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Internet could get one-letter gTLDs (but there’s a catch)

Kevin Murphy, March 21, 2024, 15:24:25 (UTC), Domain Policy

ICANN is set to loosen up its restrictions on single-character gTLDs in the 2026 application round, according to draft Applicant Guidebook language.

But the exemption to the usual rule applies only to gTLDs written in one script — Han, which is used in Chinese, Japanese and Korean.

Applied-for Latin-script strings must be three characters and over (because two-letter strings are reserved for ccTLDs) and internationalized domain names in other, non-Han scripts have a minimum of two characters.

The exemption for Han is being put in place because it’s an ideographic script, where a single character can have a meaning that other, alphabetic scripts would require an entire string to express. Google tells me the Chinese for “water” is 水, for example.

The 2012 gTLD application round did not feature the Han carve-out, and no IDN gTLDs currently in the DNS have fewer than two characters.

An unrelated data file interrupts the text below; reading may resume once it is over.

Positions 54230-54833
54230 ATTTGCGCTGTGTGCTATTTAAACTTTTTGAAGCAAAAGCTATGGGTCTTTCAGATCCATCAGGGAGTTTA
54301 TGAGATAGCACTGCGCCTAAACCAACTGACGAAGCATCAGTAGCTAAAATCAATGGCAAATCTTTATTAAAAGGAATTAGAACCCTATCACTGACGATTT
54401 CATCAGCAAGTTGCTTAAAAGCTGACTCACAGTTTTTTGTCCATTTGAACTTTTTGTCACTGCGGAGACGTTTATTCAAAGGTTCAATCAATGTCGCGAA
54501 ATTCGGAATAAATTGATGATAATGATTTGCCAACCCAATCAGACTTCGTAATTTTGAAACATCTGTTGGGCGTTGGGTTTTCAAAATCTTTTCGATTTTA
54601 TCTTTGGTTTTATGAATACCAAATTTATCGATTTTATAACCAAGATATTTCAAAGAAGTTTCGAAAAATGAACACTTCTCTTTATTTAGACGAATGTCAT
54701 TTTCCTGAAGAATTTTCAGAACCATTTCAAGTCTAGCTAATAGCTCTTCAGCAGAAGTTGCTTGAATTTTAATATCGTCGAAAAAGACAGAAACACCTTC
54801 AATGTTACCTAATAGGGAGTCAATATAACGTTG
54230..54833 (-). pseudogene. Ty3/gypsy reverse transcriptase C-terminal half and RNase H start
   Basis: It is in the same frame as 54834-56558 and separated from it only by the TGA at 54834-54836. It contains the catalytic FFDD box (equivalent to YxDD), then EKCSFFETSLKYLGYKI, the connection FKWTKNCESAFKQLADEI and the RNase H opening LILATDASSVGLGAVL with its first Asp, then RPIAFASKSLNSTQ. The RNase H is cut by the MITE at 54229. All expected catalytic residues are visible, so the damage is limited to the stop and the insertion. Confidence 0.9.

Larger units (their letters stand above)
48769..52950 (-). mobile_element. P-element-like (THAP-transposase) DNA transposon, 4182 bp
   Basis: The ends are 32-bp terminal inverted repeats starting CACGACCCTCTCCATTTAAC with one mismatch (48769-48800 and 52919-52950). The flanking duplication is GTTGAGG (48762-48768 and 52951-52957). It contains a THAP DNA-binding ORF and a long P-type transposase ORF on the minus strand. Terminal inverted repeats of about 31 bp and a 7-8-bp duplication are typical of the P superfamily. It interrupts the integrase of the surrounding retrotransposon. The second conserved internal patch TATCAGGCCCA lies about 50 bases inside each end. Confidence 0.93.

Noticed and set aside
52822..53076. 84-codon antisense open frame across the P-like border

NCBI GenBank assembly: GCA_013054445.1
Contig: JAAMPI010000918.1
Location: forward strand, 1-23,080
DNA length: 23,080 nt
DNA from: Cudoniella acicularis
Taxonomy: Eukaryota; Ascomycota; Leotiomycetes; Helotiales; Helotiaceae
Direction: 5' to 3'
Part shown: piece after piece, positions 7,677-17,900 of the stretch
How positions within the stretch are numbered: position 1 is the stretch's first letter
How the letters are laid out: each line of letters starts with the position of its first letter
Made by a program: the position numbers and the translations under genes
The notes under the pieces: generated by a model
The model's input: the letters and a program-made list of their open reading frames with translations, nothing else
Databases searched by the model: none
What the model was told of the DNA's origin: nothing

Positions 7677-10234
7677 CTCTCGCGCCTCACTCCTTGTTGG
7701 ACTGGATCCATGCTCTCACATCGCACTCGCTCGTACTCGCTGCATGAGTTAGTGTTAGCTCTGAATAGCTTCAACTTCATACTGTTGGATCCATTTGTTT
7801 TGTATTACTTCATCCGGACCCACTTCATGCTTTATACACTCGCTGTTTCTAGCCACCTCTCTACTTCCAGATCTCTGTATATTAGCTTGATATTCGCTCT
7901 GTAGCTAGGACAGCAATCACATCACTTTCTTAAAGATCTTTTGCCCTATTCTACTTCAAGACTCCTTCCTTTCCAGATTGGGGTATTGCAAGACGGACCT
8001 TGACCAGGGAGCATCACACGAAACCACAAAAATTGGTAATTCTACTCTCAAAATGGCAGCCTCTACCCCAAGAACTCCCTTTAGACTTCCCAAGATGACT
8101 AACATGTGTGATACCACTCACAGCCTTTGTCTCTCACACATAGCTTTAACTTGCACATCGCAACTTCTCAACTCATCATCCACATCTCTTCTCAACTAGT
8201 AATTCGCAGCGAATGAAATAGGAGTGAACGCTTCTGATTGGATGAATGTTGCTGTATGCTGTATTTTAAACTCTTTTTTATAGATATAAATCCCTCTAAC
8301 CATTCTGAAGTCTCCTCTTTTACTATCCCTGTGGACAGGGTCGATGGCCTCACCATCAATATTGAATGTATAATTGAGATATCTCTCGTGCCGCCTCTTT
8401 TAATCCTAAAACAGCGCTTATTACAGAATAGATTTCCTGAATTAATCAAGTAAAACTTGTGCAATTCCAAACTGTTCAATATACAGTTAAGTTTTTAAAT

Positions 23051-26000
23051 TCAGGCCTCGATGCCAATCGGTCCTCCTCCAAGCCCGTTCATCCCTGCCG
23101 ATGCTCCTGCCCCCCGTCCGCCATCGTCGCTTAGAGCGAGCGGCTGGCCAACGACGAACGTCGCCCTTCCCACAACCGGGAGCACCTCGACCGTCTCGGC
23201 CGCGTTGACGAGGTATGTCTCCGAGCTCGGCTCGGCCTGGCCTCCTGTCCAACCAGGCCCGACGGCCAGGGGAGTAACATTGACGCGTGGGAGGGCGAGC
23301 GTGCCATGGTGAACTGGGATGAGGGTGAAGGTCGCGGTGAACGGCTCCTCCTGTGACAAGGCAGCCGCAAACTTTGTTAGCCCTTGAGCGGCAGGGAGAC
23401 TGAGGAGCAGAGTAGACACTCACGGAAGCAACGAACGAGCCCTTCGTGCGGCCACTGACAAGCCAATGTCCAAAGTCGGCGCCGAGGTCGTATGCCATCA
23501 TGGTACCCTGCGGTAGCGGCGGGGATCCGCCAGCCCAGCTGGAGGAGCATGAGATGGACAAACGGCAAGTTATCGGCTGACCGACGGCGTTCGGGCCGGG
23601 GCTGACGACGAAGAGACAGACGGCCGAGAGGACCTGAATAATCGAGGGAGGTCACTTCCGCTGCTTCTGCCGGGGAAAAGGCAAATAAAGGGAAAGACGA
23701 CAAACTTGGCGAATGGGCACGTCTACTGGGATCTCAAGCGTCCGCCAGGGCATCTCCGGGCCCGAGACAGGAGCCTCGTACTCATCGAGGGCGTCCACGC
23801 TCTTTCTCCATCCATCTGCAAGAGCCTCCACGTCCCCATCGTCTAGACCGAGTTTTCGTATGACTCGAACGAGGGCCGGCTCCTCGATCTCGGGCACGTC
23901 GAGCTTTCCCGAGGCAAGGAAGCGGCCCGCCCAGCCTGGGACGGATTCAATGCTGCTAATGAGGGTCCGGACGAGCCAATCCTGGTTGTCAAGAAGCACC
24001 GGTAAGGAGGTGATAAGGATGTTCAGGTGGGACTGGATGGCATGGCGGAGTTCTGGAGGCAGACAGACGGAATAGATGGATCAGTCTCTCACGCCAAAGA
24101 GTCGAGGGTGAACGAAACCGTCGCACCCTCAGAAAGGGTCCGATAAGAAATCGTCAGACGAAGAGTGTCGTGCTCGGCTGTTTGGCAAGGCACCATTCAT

The draft rules governing IDNs are expected to be part of the next batch of AGB components that ICANN releases for public comment. The comment period on the first batch ended this week with no particularly controversial issues emerging.

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Comments (1)

  1. Anthony Mitchell says:

    Mao wanted to abolish character scripts and shift to a Romanized system for writting Chinese. He justified this by saying that it takes too long to learn enough characters for someone to become proficient, and that Romanizing Chinese would boost the economy over the long term.

    Hepburn romanization is an obvious candidate for romanizing both Mandarin and Cantonese. Hepburn was popularized for transcribing Japanese, but works well for Chinese too. It’s easy to understand.

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